April 16, 2024
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April 16, 2024
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Linking Northern and Central NJ, Bronx, Manhattan, Westchester and CT

Dear Jenn,

I’m not a winter person. I hate the cold and snow. During the winter I can’t motivate myself to do much. I become lazy, inactive, and feel down. It’s also a challenge for me in terms of weight management. I easily gain eight to 10 pounds. And in the warmer months I struggle to lose it. Any suggestions to get motivated this cold February?

Sincerely,
Teaneck Snowbird

 

Dear Teaneck Snowbird,

Many people don’t like cold, wet and snowy winters. You seem like a true snowbird! If you’re able to get away to a warmer climate, it might lift the spirit and warm you up. Another thought: If you are unmotivated and emotionally low, you might be suffering from seasonal affective disorder (SAD). This type of depression happens during a change of seasons. Shorter days and less daylight can trigger a chemical change in the brain leading to symptoms of depression. Let’s explore some options to help you get through the winter season.

The National Institute for Health and Care Excellence (NICE), a British organization, recommends that SAD should be treated in the same way as other types of depression. This includes using talking therapies, such as cognitive behavioral therapy (CBT) or medicine, such as antidepressants. Light therapy is also a popular treatment for SAD, although NICE says it’s not clear whether it’s effective.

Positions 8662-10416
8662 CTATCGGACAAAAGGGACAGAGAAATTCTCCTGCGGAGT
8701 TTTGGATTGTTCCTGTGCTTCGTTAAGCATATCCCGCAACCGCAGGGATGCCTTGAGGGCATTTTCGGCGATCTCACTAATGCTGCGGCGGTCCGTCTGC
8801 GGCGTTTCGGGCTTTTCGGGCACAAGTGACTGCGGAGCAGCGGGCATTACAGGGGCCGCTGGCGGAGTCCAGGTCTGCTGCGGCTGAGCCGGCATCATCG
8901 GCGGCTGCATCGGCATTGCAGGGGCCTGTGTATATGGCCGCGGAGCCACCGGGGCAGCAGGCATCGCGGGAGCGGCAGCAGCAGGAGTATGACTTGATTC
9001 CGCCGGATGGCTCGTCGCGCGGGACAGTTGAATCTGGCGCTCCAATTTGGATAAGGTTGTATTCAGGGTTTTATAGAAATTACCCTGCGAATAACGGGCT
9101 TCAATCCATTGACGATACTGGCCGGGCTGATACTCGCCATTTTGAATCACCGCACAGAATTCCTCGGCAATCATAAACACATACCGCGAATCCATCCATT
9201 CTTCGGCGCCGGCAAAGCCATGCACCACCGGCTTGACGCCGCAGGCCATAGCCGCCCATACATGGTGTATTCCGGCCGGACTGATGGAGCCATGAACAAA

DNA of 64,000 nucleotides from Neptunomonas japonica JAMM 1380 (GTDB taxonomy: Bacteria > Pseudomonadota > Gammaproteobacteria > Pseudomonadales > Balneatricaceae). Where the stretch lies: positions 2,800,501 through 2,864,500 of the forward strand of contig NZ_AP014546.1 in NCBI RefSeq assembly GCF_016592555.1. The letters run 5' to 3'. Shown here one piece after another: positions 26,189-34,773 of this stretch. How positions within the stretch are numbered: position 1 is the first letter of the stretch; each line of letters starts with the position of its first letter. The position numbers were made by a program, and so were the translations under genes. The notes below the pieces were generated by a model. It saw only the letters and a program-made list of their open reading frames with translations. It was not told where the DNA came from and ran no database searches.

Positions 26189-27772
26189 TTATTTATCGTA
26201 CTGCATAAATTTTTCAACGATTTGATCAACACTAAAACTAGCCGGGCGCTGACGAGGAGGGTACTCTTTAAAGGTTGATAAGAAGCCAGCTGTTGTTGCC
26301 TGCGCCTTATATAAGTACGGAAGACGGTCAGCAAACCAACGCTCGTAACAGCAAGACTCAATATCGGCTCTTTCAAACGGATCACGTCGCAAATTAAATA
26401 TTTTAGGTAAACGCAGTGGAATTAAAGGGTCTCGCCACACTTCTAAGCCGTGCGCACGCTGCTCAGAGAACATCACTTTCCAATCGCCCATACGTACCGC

There Are Several Things You Can Do To Help Improve Your Symptoms:

Try to get as much natural sunlight as possible—even a brief lunchtime walk can be beneficial.

Make your work and home environments as light and airy as possible.

Sit near windows when you’re indoors.

Take plenty of regular exercise, particularly outdoors and in daylight. Read more about exercise for depression at https://bit.ly/3SIr1sd.

Eat a healthy, balanced diet.

Avoid stressful situations and take steps to manage stress.

Talk Therapies

Talk therapies focus on both psychological aspects (how your brain functions) and social aspects (how you interact with others).

Cognitive Behavioral Therapy

Cognitive behavioral therapy (CBT) is a talking therapy based on the idea that the way we think and behave affects the way we feel. Changing the way you think about situations and what you do about them can help you feel better.

Counseling and Psychodynamic Therapy

Counseling is another type of talking therapy that involves talking to a trained therapist about your worries and problems.

During psychodynamic therapy you discuss how you feel about yourself and others and talk about experiences in your past. The aim of the sessions is to find out whether anything in your past is affecting how you feel today.

Antidepressants

Antidepressants are sometimes used to treat severe cases of SAD, although the evidence to suggest their effectiveness in treating SAD is limited.